In 2015 the BNP Paribas GURU Europe ETN was the top performer and the Satrix RESI was the worst performer. In 2016, however, the BNP Paribas GURU Europe ETN was at the bottom of the performance charts, while the Satrix RESI finished the year with the third highest return.

These are the most extreme examples of this happening, but are by no means the only cases of a product going from one end of the performance tables to the other. In both 2016 and 2017 the Standard Bank Wheat ETN was among the three worst-performing exchange-traded products on the JSE. Last year, it was in the top 10.

Similarly, the NewWave USD Currency ETN was the third worst performer in 2017. For 2018 it was the seventh best.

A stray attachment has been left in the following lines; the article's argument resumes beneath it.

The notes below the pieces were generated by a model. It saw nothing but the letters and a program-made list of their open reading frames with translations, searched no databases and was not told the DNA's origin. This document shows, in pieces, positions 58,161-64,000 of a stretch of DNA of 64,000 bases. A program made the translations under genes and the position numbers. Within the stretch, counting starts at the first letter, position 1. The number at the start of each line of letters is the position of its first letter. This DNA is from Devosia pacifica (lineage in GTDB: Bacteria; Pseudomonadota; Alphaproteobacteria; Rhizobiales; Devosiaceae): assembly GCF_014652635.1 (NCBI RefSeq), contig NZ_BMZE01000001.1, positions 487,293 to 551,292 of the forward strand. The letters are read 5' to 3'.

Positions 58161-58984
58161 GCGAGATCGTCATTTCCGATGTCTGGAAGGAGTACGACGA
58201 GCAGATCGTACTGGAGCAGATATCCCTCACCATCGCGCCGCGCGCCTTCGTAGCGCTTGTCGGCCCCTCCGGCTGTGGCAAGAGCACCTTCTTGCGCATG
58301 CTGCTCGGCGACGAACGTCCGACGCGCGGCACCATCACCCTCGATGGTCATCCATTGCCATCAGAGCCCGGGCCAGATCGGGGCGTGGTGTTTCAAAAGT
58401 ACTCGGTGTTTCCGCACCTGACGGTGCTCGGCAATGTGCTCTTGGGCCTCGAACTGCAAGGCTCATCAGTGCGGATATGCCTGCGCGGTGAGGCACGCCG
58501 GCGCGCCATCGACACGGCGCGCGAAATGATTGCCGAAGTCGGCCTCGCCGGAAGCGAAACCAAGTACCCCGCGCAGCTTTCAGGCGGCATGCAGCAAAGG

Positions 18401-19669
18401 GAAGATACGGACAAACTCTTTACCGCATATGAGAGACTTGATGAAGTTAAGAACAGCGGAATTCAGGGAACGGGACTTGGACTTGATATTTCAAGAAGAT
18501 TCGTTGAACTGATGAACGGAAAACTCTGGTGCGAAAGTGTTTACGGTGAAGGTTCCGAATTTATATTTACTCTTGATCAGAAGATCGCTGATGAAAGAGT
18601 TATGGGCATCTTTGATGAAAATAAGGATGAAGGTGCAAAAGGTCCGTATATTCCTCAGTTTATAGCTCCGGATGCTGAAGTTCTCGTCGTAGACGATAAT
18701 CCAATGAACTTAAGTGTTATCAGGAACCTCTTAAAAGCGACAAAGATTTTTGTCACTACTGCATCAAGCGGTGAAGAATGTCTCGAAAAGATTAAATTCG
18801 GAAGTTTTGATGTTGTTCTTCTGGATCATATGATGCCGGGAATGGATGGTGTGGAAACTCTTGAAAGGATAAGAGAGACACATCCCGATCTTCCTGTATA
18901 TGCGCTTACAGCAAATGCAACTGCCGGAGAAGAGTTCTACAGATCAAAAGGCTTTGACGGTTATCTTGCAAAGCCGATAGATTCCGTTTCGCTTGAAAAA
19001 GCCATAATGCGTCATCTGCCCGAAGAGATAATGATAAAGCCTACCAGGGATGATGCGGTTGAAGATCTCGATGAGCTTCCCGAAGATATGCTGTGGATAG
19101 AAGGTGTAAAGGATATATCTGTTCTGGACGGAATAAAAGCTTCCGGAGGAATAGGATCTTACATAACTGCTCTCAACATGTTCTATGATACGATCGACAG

Picking winners

For investors the lesson should therefore be clear that picking products based purely on how they performed the year before is extremely unlikely to be a successful strategy. It is quite possible for a fund to go from being a top performer to a bottom performer, and vice versa.

While the growth in exchange-traded products on the JSE has given investors greater choice through the ability to invest in very specific markets, this does come with additional risks. Trying to determine which specific commodity, currency, sector or equity market is likely to outperform from one year to the next can be a rather hazardous pursuit.

You may blow the lights out with a rhodium ETN that gives you a 100% return in a year. But over the same 12-month period you could have lost nearly a quarter of your money in products tracking the price of corn or wheat.